Complementary medicines during cold and flu season


As cold and flu season reaches fever pitch, the demand for complementary medicines to help prevent and manage colds and influenza is increasing. A new paper emphasises the risks associated with these medicines, and the role pharmacists have in advising consumers about the evidence of efficacy and possible drug interactions.

The paper, published in Australian Prescriber, noted that interactions between complementary medicines and prescription drugs are common, but can be difficult to prevent given the different legislative process between registered medicines and complementary medicines.1

The paper’s author and Associate Professor at the University of Queensland’s School of Pharmacy, Dr Geraldine Moses, told Australian Pharmacist that these findings are particularly important during cold and flu season when complementary medicines ‘sell like hotcakes’, even when there is limited evidence to support their efficacy. 

She noted that complementary medicines do not undergo the same rigorous regulatory process from the Therapeutic Goods Administration (TGA) as other medicines. They are instead classified as ‘listed medicines’, meaning that manufacturers submit a listing request to the TGA and pay the necessary fee before marketing is approved. 

‘As a result, the stated ingredients of complementary medicines are accepted on trust. There is no guarantee that the ingredients list is accurate,’ the paper read.

The paper stated both misinformation on labels and a lack of knowledge around the way in which complementary medicines interact with other medications, can impact their efficacy and increase their toxicity.1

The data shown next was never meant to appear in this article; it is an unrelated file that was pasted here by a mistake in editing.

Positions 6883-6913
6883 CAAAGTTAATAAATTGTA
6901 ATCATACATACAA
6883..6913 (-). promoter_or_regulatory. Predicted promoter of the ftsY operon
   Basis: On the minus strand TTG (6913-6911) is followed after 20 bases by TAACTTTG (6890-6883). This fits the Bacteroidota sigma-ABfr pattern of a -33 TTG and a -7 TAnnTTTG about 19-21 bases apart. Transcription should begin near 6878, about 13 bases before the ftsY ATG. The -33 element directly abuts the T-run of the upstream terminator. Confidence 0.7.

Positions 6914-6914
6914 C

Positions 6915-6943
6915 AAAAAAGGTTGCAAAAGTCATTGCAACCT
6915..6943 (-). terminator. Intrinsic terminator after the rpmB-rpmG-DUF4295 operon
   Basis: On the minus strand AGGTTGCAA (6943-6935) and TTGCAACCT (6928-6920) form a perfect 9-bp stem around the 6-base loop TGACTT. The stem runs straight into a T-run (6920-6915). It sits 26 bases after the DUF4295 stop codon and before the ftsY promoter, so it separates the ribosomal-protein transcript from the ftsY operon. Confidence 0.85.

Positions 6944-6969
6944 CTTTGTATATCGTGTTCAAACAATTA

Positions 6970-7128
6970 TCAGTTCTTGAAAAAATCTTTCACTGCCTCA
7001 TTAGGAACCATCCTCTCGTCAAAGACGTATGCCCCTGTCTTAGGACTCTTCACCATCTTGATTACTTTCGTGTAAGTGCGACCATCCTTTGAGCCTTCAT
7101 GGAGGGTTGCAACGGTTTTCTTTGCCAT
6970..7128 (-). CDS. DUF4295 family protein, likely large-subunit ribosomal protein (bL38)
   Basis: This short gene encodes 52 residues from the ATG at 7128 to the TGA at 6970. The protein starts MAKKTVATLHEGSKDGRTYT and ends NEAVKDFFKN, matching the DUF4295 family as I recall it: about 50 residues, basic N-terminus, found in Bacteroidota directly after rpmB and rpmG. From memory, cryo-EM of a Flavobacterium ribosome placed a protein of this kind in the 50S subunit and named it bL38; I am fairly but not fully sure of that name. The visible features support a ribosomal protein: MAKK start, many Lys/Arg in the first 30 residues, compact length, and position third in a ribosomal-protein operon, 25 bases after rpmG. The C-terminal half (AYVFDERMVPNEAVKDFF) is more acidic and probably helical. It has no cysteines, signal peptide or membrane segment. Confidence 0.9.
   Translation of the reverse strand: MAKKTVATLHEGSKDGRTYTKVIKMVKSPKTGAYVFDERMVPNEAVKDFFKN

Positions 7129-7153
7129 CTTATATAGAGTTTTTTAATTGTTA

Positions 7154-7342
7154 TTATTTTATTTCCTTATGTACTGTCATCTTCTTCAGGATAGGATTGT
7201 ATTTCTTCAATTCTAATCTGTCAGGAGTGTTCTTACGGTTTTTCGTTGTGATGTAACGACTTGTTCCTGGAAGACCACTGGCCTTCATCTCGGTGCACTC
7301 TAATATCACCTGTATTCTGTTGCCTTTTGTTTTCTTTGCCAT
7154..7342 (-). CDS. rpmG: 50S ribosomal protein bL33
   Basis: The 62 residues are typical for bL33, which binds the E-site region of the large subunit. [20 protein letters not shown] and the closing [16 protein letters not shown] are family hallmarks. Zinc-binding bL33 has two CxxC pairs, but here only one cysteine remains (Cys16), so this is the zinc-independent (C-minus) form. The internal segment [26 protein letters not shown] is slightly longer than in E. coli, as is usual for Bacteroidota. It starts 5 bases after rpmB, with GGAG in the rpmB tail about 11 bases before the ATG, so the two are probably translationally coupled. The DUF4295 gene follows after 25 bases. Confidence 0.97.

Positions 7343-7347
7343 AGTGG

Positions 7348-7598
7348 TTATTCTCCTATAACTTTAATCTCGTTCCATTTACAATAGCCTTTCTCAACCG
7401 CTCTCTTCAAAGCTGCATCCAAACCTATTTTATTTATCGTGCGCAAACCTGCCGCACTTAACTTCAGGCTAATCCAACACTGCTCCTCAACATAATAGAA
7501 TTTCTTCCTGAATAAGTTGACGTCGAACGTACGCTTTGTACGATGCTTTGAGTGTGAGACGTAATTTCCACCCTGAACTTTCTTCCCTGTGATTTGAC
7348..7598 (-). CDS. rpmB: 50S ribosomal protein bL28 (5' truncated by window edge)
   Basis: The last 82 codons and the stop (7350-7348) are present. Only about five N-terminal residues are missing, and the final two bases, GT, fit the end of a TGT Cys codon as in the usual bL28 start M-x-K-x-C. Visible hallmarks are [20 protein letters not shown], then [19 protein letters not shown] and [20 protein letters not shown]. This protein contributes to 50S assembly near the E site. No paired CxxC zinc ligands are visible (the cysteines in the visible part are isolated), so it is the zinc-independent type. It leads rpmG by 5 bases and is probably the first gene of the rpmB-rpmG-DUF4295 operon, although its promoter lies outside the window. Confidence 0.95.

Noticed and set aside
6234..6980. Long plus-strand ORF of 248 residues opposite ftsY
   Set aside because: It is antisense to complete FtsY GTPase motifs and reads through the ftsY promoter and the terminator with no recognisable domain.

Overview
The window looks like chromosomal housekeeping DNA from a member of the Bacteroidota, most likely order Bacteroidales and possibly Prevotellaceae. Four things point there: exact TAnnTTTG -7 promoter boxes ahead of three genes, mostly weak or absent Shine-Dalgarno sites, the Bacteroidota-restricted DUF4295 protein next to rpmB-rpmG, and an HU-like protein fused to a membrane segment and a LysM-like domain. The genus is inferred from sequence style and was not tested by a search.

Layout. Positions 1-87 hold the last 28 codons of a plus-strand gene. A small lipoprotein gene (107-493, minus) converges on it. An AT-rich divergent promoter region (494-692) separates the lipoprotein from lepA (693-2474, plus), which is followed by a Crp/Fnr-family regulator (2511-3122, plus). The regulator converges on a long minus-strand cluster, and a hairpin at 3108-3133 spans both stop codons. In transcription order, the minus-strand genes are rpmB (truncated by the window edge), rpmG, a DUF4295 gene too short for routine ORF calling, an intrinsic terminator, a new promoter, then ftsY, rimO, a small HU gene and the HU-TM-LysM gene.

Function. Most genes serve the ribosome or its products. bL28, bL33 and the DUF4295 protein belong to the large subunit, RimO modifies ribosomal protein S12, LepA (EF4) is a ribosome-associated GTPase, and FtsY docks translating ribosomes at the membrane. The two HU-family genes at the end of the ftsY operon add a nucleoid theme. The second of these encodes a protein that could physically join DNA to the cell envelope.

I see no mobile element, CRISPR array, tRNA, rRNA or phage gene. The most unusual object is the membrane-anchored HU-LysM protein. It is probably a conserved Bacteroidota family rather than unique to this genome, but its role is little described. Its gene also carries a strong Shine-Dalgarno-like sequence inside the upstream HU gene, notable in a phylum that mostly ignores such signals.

To ensure that patients do not experience interactions between complementary medicines and their other medications, Dr Moses urged pharmacists to discuss possible interactions with their customers, especially those who are taking other medicines. 

She encouraged pharmacists to be particularly aware of echinacea, which can aggravate autoimmune disease and can impair the activation of oseltamivir (Tamiflu), a drug used to treat influenza, along with a host of other medicines. 

Dr Moses also noted that many herbal remedies have antiplatelet effects which can increase the risk of bleeding from other ‘blood-thinning’ drugs. They can also inhibit metabolic enzymes and drug transporters, altering the serum levels of other medicines. 

‘Our role is to help consumers make informed decisions. It’s a coaching role rather than educational. Consumers need to learn to seek information about potential risks of complementary medicines, which should be weighed against the potential benefit, and needs to be expressed in terms of a concrete functional outcome,’ she said. 

‘Most consumers realise this once you explain it to them, it’s just that few people take the time to explain it and show them how to do it.’ 


  1. Moses G. What’s in complementary medicines? Aust Prescr 2019;42:82–3. At: